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How to Heal Plantar Fasciitis—Part II

  October 01, 2019


By John M. Sigle, DPM, FACFAS, Foot & Ankle Center of Illinois

This article is the second part of a series that explains how to heal plantar fasciitis. (PLAN-tur fas-e-I-tis). This condition is one pf the most common forms of heel pain that we see in our clinics. Most people (90 percent) who have plantar fasciitis can completely recover within a year if they follow conservative treatment measures. When patients do not get relief from conservative treatments, alternative treatment measures, or a combination of them, are used to kick-start the healing process and to relieve symptoms — they are the second line of defense to avoid surgery.

Alternate treatment measures
When conservative measures are not successful at eliminating symptoms, alternate treatment measures may be considered:
  • Plantar fascia injection of a corticosteroid is injected directly into the damaged portion of the ligament for temporary relief. Cortisone injections are usually administered into the heel or the arch of the foot. Usually, the number of injections is kept to a minimum to avoid further damage to the fat pad covering the heel bone and to keep the plantar fascia from rupturing or weakening. Cortisone is considered to be degenerative and provides temporary relief.
  • Ultrasound physical therapy is an alternate therapy to help reduce pain. Ultrasound uses sound waves to generate heat in the heel to enhance blood flow circulation and to loosen tissue, deep heating the tendons, muscle, or ligaments increases circulation to promote healing and to decrease pain. This helps tissue respond better during stretching and physical therapy. This therapy can be used for non-thermal effects to reduce inflammation. There are many favorable and unfavorable studies on the medical value of this device.
  • MLS Laser therapy is a new innovation that is used with much success in Europe and the U.S. to reduce inflammation and pain. The MLS Laser is a Class IV laser that is FDA cleared. This therapy eliminates the need for injections or medications. Treatments are done in five to 15 minutes. The number of treatments depends on the severity of the patient’s condition. Typical protocol requires six to twelve treatments. The laser provides dual (equally penetrating 3–4 cm) infrared wavelengths that are synchronized to generate simultaneous anti-inflammatory and analgesic effects. The therapeutic wavelength provides a continuous emission that is absorbed at the cellular level in the mitochondria. It accelerates tissue repair and cell growth by increasing production of ATP (adenosine-triphosphate). The analgesic wavelength is a pulsed emission that has a strong effect on the nerve cells. It blocks pain transmitted by these cells to the brain and decreases nerve sensitivity. Most patients achieve a disappearance of symptoms and long-lasting results.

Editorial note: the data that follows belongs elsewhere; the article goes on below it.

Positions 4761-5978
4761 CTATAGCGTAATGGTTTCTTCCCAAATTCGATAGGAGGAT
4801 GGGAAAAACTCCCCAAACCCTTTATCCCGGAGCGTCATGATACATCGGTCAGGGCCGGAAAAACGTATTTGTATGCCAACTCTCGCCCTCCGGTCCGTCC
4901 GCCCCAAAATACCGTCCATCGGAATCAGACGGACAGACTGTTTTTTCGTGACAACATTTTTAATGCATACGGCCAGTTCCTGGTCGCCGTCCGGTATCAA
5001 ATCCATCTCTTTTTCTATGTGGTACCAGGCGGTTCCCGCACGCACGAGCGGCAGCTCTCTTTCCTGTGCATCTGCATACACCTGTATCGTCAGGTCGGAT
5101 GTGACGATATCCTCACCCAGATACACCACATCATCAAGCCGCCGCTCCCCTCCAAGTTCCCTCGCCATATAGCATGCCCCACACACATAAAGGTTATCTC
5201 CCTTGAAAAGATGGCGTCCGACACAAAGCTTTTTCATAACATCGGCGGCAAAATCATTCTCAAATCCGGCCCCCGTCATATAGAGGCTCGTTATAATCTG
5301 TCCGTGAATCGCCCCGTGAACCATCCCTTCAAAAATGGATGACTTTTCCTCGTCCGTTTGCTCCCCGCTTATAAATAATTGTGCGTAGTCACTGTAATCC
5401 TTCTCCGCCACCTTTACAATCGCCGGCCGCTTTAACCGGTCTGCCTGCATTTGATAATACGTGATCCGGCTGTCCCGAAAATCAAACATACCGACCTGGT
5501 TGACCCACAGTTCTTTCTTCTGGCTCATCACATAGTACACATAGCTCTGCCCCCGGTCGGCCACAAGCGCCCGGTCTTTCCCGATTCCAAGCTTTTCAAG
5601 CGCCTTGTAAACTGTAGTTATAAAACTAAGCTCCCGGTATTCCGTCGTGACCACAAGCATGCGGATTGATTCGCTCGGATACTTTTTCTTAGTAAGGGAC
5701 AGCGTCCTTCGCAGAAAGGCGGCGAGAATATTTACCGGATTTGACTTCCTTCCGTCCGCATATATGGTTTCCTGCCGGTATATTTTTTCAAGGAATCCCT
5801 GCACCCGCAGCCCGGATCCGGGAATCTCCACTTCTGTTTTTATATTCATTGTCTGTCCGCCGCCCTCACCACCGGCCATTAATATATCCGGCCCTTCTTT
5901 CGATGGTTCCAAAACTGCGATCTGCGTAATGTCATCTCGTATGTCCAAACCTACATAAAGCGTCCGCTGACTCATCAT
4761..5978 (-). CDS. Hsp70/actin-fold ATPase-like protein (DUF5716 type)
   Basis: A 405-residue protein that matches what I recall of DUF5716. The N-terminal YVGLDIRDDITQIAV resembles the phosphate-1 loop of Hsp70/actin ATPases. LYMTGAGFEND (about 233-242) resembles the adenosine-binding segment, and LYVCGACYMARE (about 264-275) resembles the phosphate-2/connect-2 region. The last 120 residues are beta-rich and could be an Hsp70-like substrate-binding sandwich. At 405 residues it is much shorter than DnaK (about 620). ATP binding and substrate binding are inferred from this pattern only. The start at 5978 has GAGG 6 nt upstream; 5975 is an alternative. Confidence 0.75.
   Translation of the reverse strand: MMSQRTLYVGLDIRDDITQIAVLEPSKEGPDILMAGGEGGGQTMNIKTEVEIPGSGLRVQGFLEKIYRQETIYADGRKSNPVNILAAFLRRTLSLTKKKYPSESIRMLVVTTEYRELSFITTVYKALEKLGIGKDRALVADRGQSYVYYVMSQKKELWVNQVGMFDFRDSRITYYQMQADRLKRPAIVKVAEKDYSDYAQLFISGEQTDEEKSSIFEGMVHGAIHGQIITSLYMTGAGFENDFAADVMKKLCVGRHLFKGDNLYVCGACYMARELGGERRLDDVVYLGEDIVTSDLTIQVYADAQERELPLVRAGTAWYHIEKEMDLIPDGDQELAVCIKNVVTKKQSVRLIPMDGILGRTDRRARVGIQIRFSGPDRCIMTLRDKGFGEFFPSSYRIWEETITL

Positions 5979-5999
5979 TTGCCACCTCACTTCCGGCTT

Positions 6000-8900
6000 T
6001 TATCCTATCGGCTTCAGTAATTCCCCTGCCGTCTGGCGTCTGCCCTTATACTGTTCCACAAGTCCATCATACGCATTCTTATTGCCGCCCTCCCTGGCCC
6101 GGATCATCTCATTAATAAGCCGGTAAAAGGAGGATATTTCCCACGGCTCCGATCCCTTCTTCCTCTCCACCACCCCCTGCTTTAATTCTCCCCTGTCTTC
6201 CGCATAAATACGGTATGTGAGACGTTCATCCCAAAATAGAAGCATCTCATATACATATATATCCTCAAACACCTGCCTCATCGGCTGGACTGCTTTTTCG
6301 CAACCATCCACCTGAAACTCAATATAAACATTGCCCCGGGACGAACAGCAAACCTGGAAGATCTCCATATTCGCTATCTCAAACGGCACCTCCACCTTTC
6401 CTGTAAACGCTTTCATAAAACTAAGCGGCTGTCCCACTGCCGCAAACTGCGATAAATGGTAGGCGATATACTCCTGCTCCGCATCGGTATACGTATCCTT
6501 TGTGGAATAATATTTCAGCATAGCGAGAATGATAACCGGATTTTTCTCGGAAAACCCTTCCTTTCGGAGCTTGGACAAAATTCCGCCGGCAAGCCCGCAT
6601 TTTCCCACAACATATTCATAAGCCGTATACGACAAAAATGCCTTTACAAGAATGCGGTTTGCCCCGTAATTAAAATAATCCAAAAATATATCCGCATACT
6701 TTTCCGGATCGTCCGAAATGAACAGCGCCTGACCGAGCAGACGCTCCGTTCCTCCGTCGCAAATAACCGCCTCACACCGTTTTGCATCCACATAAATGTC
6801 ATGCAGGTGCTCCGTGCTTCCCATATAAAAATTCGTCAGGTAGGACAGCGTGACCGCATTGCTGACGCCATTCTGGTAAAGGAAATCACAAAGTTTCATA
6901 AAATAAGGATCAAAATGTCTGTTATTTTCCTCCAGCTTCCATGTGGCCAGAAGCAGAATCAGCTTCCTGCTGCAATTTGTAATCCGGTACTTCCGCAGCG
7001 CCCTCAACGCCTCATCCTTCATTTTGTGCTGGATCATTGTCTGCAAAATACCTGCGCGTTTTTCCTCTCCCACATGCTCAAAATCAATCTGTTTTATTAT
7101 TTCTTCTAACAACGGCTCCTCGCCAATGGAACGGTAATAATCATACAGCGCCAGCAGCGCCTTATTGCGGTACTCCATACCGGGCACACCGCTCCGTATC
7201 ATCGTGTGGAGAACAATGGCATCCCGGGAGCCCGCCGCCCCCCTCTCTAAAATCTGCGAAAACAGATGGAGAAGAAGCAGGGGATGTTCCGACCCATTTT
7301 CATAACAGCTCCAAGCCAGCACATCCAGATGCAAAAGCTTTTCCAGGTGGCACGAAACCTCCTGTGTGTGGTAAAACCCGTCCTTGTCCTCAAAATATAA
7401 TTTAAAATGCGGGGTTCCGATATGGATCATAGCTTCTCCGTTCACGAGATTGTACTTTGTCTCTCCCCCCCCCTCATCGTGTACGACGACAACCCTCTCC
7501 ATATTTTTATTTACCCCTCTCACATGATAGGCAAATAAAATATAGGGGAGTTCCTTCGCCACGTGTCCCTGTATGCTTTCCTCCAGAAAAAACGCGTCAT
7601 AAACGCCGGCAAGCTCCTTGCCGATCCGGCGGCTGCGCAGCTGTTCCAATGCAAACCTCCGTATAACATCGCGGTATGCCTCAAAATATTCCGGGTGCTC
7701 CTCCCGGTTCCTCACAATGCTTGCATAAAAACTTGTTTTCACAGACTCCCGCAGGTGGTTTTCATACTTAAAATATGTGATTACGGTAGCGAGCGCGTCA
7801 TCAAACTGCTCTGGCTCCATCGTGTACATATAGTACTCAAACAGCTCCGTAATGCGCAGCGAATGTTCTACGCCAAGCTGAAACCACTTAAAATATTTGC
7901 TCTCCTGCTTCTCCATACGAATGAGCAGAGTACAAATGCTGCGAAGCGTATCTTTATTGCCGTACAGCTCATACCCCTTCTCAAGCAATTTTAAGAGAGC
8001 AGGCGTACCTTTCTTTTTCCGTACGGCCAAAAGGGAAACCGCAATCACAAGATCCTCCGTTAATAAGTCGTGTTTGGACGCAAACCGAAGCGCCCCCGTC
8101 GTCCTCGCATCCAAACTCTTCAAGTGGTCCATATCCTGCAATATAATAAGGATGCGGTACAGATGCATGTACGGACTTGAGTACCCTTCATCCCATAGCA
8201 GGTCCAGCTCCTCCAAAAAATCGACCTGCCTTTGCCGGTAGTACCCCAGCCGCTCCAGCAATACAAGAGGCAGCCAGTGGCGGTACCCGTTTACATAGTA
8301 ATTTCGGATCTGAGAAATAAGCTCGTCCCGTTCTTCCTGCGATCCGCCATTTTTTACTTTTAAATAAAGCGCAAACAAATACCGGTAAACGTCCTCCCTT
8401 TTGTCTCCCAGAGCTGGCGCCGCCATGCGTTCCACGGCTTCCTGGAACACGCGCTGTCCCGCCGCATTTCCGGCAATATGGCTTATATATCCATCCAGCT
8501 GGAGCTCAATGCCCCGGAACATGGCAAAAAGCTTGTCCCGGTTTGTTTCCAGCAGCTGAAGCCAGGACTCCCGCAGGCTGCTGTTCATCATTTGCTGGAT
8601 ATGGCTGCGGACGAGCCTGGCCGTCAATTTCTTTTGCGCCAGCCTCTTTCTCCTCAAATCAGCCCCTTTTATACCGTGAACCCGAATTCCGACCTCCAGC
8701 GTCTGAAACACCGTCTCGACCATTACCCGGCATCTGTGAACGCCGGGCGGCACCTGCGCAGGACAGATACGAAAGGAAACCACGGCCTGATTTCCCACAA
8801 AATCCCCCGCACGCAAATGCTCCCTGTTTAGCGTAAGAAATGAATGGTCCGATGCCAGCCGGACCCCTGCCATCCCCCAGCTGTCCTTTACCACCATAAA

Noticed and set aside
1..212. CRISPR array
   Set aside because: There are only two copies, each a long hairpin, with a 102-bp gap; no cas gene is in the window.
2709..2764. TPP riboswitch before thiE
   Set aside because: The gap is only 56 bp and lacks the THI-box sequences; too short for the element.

• Extracorporeal Shock Wave (ESW) therapy is sometimes used if conservative treatments have not been successful. This therapy can be performed prior to considering surgery if symptoms persist for more than four to six months. The ESW device applies high-intensity shock waves to stimulate healing of the plantar fascia. The procedure can be done without anesthesia in the physician's office in less than 10 minutes. Treatment may cause bruises, numbness, tingling, swelling, and pain. Consult with your physician about contraindications. There are many favorable and unfavorable studies on the medical value of this device; however, ESW is considered to be an effective treatment modality for plantar fasciitis pain for relief up to a year.